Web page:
One area not addressed in the debate was the significant negative economic impacts that will result from low water levels in the Great Lakes, and the Economic Impact Study by the Mowat Centre that is now underway, and which will quantify the substantive costs to both countries, if action is not taken to deal with this issue.
It was striking that the moderator of the debate allowed only Scudder Mckey to give an overhead presentation at the beginning and end of the debate to outline the background information and material supporting the Do Nothing position. No other panelist was given the same opportunity.
Unfortunately, the Great Lakes Commission probably did not get to hear a balanced debate on low water levels and one hopes more reasoned, non-partisan, scientific work will be made available to the Commission in the future. The lead article in this UPDATE issue sets out how GBA and others are working to counter the Do Nothing positions that were encountered at this conference.
by John Wilson
Chair of GBA Water Levels Committee
And Director for Manitou
Water levels Action Plan
The Georgian Bay Association (GBA) is a public policy advocacy group acting on behalf of its member associations to talk to and persuade government bodies at all levels to take action on issues of importance to its members.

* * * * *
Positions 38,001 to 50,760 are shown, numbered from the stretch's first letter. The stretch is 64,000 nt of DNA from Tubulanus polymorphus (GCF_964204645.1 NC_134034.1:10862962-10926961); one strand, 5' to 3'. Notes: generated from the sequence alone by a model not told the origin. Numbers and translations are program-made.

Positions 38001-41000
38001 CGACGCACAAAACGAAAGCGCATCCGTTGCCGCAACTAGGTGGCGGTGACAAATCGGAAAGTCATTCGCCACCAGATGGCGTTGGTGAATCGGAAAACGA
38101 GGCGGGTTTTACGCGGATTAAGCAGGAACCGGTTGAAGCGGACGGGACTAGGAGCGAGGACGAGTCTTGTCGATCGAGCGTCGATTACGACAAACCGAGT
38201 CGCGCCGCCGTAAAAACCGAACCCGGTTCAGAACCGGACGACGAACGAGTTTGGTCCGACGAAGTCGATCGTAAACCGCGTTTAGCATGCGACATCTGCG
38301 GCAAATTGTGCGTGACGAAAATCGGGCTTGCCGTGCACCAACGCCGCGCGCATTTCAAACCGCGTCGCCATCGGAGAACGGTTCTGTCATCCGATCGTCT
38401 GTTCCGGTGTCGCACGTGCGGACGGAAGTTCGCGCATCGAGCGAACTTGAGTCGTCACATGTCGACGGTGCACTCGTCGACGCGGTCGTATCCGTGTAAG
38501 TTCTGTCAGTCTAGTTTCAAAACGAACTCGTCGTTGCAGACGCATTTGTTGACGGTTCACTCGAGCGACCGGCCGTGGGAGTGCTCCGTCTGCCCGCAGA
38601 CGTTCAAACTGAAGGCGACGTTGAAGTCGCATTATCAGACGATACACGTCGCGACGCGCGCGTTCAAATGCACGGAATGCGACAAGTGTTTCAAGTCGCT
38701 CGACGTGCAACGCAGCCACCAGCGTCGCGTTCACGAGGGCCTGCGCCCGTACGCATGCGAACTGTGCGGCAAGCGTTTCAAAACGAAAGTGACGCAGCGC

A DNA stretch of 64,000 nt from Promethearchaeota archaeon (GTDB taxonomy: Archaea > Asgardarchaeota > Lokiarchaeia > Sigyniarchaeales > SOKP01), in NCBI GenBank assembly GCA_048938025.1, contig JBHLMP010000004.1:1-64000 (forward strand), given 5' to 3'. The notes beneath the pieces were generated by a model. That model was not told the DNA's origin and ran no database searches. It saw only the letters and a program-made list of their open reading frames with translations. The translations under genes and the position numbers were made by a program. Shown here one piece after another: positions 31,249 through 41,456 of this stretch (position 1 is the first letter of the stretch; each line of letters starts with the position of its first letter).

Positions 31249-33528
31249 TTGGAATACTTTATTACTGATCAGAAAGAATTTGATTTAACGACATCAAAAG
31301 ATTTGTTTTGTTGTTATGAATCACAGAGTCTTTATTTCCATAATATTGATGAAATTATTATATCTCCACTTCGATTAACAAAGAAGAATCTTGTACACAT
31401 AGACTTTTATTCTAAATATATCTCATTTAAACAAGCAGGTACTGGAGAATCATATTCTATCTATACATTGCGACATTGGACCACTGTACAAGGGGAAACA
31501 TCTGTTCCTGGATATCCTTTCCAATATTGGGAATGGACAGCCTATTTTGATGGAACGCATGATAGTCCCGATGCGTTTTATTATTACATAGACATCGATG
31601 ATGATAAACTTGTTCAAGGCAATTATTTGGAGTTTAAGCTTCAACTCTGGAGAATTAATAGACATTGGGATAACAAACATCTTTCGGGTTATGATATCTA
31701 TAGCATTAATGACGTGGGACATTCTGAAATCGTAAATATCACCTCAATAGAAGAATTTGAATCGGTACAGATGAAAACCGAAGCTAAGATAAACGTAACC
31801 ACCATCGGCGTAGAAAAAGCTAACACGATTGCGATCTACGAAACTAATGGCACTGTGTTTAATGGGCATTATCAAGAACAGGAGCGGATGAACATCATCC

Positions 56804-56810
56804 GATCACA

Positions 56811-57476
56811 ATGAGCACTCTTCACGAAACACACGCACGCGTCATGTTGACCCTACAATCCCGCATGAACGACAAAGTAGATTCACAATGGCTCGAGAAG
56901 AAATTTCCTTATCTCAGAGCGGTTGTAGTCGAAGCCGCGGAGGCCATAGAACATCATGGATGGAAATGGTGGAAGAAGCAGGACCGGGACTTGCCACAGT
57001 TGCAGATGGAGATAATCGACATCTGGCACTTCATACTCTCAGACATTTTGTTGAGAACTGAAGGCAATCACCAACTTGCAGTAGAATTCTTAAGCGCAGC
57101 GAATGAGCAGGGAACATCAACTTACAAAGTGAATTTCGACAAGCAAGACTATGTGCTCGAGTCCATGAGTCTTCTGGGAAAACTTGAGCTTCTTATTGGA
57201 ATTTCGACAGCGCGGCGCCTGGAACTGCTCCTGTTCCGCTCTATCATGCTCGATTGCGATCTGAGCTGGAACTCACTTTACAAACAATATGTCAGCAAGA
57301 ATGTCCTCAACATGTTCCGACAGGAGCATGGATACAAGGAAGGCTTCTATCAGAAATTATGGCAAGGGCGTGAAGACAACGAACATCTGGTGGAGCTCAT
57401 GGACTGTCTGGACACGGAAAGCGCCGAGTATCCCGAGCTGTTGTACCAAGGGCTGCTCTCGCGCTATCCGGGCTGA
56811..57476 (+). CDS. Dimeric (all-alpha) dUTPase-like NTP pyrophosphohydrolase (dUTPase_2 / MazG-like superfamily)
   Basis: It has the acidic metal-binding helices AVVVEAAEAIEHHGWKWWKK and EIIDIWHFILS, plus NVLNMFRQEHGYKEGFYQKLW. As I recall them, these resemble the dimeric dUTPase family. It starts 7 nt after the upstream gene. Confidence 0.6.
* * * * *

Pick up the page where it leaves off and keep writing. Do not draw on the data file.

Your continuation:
Water levels in Georgian Bay are at an all time low level. The short-term prognosis is alarming and there are many ramifications for continued low levels.
- Water based owners will face difficulty in accessing their property.
- Many will face significant expense to relocate, repair or rebuild docks and/or boathouses in order to gain access.
- Smaller navigation channels will become unusable and hazardous for boat traffic, requiring expensive blasting operations and increasing the risk of boating accidents.
- Property values will be reduced due to inaccessibility.
- Water quality will be adversely affected as natural flushing of bays and inlets is reduced.
- Marina operators will be hard pressed to serve the needs of their customers to launch and moor boats. For some, this will bring their financial viability into question.
- Marina operators will need to blast or dredge their harbours, which is very costly, time consuming and requires regulatory approvals.
- The Great Lakes shipping industry is already having to reduce ship load capacities due to low water levels, which has led to increased costs and loss of business.
- Mining, manufacturing and processing industries, including mills, are directly impacted by reduced loads and higher shipping costs.
- Shoreline municipalities face increased costs to draw water from the Middle Lakes.
If water levels continue to drop, which is a significant risk if no action is taken, then these negative consequences are going to get considerably worse. It will impact many more people and businesses, and the negative effects on the economy will become more severe.
GBA wants water levels returned to an historic healthy range. However, any solution on water levels that the governments agree to will take many years to implement. So we are working on both the immediate challenges of extremely low water levels this year, and a strategy to achieve a return to a historic healthy range of water levels over time.